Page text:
Investigate to intermediate hosts of Echinococcus multilocularis throughout Turkey: Focus on voles

Gürler A. T., Demirtaş S., Bölükbaş C. S., Gençay Topçu E. B., Barili O., Karaca E., ...More

ZOONOSES AND PUBLIC HEALTH, vol.70, no.4, pp.352-360, 2023 (SCI-Expanded) identifier identifier identifier

  • Publication Type: Article / Article
  • Volume: 70 Issue: 4
  • Publication Date: 2023
  • Doi Number: 10.1111/zph.13035
  • Journal Indexes: Science Citation Index Expanded (SCI-EXPANDED), Scopus, Academic Search Premier, Agricultural & Environmental Science Database, BIOSIS, CAB Abstracts, EMBASE, Food Science & Technology Abstracts, MEDLINE, Veterinary Science Database
  • Page Numbers: pp.352-360
  • Keywords: alveolar echinococcosis, Echinococcus multilocularis, intermediate hosts, public health, Turkey, FOX VULPES-VULPES, ALVEOLAR, ECOLOGY
  • Ondokuz Mayıs University Affiliated: Yes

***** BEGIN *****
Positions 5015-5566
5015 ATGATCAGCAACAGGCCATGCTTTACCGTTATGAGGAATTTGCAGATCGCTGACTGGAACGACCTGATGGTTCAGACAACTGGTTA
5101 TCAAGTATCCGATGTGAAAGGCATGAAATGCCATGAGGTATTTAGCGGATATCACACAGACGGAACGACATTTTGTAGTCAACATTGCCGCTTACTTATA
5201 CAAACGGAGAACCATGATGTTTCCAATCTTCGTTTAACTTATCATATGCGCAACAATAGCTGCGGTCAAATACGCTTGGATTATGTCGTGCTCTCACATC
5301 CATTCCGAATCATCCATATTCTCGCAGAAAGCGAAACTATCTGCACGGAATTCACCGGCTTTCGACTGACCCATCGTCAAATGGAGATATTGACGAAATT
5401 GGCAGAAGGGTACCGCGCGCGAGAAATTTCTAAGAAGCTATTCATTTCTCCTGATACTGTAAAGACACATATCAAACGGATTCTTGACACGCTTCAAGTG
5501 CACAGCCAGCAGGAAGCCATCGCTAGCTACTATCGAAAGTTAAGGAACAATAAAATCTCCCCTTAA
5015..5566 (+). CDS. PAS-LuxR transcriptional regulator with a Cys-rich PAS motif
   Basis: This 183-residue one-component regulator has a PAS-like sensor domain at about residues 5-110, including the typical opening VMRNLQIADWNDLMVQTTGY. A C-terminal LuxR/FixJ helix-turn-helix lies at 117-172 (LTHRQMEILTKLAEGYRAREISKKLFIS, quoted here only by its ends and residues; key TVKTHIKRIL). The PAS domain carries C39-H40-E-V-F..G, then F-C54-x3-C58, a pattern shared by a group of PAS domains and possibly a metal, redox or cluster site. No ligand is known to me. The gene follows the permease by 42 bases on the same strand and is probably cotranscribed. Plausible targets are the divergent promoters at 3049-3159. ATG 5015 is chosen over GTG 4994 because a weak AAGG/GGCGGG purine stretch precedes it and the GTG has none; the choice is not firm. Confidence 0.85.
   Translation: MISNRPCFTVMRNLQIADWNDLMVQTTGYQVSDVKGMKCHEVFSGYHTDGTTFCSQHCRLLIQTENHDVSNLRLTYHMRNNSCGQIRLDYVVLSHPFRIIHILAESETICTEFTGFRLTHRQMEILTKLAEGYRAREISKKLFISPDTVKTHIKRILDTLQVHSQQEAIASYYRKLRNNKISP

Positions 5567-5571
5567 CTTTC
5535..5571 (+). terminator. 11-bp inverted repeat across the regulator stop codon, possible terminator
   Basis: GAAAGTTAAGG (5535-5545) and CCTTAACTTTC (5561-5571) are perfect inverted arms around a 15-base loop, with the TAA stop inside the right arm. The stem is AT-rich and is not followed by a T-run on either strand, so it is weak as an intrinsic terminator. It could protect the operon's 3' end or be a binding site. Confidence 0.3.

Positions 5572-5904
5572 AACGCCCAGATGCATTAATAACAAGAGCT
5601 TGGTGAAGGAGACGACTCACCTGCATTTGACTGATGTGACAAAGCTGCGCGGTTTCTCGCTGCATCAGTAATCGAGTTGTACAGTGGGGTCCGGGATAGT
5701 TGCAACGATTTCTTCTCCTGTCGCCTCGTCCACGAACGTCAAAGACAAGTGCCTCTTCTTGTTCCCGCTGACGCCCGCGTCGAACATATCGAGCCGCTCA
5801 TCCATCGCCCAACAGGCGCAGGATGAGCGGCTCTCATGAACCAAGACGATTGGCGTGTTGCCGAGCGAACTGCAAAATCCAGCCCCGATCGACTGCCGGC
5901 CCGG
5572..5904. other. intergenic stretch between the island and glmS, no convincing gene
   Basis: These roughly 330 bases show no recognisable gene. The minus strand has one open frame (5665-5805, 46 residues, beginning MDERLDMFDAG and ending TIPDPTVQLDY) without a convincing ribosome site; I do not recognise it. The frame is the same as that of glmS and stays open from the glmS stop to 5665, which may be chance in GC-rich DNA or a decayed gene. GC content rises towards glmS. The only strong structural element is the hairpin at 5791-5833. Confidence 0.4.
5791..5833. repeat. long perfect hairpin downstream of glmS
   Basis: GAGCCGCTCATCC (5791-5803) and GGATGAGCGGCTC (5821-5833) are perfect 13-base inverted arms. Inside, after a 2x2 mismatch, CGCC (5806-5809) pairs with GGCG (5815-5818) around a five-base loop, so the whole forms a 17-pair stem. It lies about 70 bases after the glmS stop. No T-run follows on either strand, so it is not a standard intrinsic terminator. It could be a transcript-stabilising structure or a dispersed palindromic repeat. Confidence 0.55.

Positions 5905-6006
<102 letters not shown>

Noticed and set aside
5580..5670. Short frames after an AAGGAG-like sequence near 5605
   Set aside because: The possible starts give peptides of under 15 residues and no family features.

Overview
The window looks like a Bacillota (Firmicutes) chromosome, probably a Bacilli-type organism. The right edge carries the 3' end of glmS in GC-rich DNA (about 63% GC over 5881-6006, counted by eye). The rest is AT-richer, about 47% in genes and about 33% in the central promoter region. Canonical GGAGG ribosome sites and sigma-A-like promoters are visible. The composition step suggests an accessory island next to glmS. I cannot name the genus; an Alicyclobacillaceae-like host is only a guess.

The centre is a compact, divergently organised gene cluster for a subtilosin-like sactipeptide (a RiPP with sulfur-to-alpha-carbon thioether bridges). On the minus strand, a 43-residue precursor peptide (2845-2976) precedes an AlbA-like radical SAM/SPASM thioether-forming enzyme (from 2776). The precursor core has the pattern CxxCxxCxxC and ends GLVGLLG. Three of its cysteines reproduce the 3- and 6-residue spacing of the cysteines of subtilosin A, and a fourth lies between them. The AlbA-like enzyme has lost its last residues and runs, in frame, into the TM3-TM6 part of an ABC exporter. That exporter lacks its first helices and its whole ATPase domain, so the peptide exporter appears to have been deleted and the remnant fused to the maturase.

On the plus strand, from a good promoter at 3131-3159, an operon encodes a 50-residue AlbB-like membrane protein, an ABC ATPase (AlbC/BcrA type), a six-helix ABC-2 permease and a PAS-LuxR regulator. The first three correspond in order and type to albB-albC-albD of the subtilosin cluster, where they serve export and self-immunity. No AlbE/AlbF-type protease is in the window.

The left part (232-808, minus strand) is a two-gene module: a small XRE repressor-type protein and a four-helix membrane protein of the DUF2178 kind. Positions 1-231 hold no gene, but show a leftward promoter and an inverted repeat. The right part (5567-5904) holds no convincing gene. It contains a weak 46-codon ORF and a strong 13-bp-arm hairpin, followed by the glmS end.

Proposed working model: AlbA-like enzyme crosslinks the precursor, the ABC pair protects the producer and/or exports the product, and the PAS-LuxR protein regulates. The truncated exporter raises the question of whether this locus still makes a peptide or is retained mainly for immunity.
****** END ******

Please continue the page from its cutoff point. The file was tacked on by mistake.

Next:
Alveolar echinococcosis (AE), caused by Echinococcus multilocularis, is one of the most important zoonotic diseases. The parasite has a heterogeneous life cycle; more than 40 small mammal species have been determined to be potential intermediate hosts worldwide. Turkey is one of the highest endemic countries for AE, but only limited information is available concerning the transmission biology of E. multilocularis. The study aimed to provide data on potential intermediate host species (focus on genus Microtus) across Turkey involved in E. multilocularis transmission to foxes, which is a risk for public health. Trapping sites have been specially selected considering field voles' habitats and ecological requirements. In total, 843 rodents were collected from 141 locations. The metacestodes and lesions of AE were identified as macroscopy and microscopy and confirmed by PCR and DNA sequencing. Seventeen (2.0%) small mammals from 13 (9.2%) locations were found infected with E. multilocularis. Infected individuals were identified as Microtus irani, Microtus mystacinus, Microtus hartingi, Microtus guentheri, Cricetulus migratorius and Mus macedonicus. M. hartingi and M. macedonicus are documented for the first time as intermediate hosts of E. multilocularis. In conclusion, 15 of 17 infected small mammals were found in the Microtus genus. Therefore, the genus Microtus, which inhabits fields near villages and is potential prey for foxes, could be considered an important intermediate host for E. multilocularis across Turkey.